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Day 13, 7th April 2014

dilettante noun \ˈdi-lə-ˌtänt, -ˌtant; ˌdi-lə-ˈ\

: a person whose interest in an art or in an area of knowledge is not very deep or serious

1
:  an admirer or lover of the arts
2
:  a person having a superficial interest in an art or a branch of knowledge :  dabbler
— dilettante adjective
— dil·et·tant·ish  adjective
— dil·et·tan·tism  noun
Origin:-
Italian, from present participle of dilettare to delight, from Latin dilectare
First Known Use: 1748

Day 12, 3rd April 2014

vestibule  noun \ˈves-tə-ˌbyül\

: an entrance hall inside a building

1
a :  a passage, hall, or room between the outer door and the interior of a building :  lobby
b :  an enclosed entrance at the end of a railway passenger car
2
:  any of various bodily cavities especially when serving as or resembling an entrance to some other cavity or space: as
a :  the central cavity of the bony labyrinth of the inner ear or the parts (as the saccule and utricle) of the membranous labyrinth that it contains
b :  the part of the left ventricle below the aortic orifice
c :  the space between the labia minora containing the orifice of the urethra
d :  the part of the mouth cavity outside the teeth and gums
3
:  a course that offers access (as to something new)
— ves·ti·buled  adjective
Origin:-
Latin vestibulum forecourt
First Known Use: 1726
noun \ˈves-tə-ˌbyül\   (Medical Dictionary)
: any of various bodily cavities especially when serving as or resembling an entrance to some other cavity or space: as
(1) : the central cavity of the bony labyrinth of the ear
(2) : the parts of the membranous labyrinth comprising the utricle and the saccule and contained in the cavity of the bony labyrinth
b 
: the space between the labia minora containing the orifice of the urethra
c 
: the part of the left ventricle of the heart immediately below the aortic orifice
d 
: the part of the mouth cavity outside the teeth and gums

Day 11, 28th March 2014

غازي noun ġāzī

means warrior or raider. The word became a borrow word in other languages spoken by Muslims, especially Turkish, and the institution of Ghazis was especially developed by the Turks. It is derived from from ghazawa, meaning “he raided” or “he made war”, and was applied to warriors who had vowed to combat the infidels. The Ghazi is a type of Mujaheed.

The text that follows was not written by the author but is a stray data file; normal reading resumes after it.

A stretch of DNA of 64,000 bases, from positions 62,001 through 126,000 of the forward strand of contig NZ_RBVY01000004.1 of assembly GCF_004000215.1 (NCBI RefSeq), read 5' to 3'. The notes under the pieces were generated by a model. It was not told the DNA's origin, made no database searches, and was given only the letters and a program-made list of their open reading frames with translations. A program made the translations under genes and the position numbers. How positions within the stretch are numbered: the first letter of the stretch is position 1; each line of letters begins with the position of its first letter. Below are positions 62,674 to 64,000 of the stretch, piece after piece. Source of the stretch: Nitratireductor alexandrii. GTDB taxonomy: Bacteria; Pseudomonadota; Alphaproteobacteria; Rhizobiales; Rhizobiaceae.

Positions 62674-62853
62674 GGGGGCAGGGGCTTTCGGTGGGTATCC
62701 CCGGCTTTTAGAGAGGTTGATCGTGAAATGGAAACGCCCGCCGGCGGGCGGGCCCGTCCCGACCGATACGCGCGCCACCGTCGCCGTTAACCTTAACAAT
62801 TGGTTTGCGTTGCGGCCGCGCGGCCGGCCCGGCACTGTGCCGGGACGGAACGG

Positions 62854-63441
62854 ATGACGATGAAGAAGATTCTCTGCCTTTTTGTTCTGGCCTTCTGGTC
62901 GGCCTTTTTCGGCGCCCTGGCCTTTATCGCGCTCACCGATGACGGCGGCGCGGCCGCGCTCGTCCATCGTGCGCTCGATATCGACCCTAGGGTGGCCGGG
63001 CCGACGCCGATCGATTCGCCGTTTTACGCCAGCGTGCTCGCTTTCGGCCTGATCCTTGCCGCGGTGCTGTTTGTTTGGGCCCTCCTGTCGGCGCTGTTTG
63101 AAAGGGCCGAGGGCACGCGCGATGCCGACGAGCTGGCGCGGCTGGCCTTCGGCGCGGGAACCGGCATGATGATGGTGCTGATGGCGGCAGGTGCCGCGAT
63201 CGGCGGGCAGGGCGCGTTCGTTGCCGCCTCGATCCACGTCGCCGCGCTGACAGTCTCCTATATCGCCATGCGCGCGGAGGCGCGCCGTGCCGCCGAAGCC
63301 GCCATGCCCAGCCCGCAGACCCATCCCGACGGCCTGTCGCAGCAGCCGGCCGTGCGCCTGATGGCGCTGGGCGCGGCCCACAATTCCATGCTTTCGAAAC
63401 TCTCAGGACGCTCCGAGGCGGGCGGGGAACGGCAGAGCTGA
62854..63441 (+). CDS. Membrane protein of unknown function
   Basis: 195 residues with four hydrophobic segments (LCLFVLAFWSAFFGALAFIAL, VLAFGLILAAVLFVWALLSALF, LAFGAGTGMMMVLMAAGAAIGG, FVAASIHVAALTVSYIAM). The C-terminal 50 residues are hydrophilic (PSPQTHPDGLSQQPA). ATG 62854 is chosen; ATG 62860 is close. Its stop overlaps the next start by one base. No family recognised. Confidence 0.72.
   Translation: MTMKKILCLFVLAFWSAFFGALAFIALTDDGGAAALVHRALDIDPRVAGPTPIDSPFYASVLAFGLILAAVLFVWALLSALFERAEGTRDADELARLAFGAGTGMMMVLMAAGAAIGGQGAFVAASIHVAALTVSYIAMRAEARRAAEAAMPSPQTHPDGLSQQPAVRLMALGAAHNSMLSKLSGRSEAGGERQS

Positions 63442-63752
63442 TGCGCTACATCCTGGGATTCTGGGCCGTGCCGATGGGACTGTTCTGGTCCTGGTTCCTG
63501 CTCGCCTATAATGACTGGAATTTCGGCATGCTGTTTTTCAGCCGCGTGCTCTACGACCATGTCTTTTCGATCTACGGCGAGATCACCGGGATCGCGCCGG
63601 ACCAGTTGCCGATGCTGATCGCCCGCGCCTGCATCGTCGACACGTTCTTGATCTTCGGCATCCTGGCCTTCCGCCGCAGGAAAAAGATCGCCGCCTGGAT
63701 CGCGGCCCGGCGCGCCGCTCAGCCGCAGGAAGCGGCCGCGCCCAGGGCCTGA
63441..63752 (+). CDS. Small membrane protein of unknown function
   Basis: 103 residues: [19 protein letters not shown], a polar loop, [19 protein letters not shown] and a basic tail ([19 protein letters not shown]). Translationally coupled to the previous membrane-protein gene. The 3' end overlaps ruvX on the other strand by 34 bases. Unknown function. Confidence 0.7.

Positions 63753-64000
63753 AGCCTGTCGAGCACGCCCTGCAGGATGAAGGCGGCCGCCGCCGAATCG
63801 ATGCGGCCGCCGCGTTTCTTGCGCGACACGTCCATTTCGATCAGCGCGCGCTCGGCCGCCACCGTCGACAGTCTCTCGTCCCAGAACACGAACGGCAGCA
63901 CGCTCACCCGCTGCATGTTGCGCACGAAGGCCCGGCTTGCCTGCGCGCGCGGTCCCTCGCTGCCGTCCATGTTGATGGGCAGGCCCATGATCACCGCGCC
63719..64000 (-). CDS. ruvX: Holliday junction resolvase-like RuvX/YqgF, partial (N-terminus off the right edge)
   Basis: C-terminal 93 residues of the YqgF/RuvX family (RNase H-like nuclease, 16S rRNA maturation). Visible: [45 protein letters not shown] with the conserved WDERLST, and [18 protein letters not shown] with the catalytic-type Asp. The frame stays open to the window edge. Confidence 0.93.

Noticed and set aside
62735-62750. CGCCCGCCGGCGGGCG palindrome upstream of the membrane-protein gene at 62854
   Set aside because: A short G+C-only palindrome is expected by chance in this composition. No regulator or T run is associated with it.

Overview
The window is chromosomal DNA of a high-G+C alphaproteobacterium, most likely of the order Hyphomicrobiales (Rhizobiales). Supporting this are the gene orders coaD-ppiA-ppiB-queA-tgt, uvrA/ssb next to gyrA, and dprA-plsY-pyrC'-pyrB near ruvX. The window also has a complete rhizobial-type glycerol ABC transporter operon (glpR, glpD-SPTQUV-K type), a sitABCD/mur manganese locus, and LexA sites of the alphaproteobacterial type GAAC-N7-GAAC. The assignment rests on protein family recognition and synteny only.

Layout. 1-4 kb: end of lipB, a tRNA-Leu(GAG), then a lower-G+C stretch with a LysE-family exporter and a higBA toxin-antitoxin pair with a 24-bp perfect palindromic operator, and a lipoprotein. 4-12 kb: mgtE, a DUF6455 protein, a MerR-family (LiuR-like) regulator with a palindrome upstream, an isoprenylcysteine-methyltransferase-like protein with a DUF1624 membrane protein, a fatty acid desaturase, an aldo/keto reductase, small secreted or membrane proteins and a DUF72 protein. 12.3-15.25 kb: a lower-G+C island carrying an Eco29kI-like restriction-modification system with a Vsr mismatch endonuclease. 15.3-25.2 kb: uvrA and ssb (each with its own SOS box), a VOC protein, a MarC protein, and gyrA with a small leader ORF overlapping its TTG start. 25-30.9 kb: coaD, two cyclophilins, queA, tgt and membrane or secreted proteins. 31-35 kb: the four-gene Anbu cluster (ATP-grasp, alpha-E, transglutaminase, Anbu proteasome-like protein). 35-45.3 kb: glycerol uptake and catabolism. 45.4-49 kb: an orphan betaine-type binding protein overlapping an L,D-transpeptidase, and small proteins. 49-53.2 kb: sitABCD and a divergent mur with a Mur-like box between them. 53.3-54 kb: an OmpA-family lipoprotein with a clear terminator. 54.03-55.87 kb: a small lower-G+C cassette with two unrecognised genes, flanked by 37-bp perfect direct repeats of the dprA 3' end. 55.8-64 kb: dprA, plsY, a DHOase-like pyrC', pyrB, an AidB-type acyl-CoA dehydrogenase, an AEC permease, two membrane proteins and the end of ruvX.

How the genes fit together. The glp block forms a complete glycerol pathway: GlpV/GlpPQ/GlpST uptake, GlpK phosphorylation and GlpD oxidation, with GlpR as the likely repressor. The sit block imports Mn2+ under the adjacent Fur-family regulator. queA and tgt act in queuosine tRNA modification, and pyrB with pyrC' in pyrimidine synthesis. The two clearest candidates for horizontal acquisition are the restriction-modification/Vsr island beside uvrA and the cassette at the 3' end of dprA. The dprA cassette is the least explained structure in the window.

However, the term Ghazi actually seems to be used to refer to several different types of warriors or individuals:

1- A general term for any Islamic warrior.

2- A term for a kind of border guerilla, Islamic knight or mercenary, used both by the Arabian and later by the Ottoman Empire to expand their borders by raiding enemy areas repeatedly and softening up the populace to make them more willing to submit to Islamic rule through terror and brigandage.

-The ghazi generally lived off plunder and could be rewarded for his services with a territory given to him as a fiefdom. In some respects, this parallels the use of pirates and mercenaries in 16th and 17th century Europe, particularly by the British against the Spanish and Portuguese, and by various parties in the Thirty Years War in Germany. But whereas the brigands and mercenaries of Europe were eventually viewed as a danger and their use was discarded, the ghazi tradition was institutionalized in Muslim culture through its religious significance, much like the prestige awarded the Christian Crusaders. 

3 - A term of respect and title of honor taken by the leaders of imperial dynasties, and particularly by Ottoman Sultans, the first nine of whom included it in their titles:

By early Ottoman times it had become a title of honor and a claim to leadership. In an inscription of 1337 Orhan, second ruler of the Ottoman line, describes himself as “Sultan, son of the Sultan of the Gazis, Gazi son of Gazi… march lord of the horizons.” The Ottoman poet Ahmedi, writing ca. 1402, defines a gazi as “the instruments of God’s religion, a servant of God who cleanses the earth from the filth of polytheism… the sword of God.” (Lewis, Bernard, The Political Language of Islam, University of Chicago Press, pp. 147–148, note 8)

Source:- http://www.mideastweb.org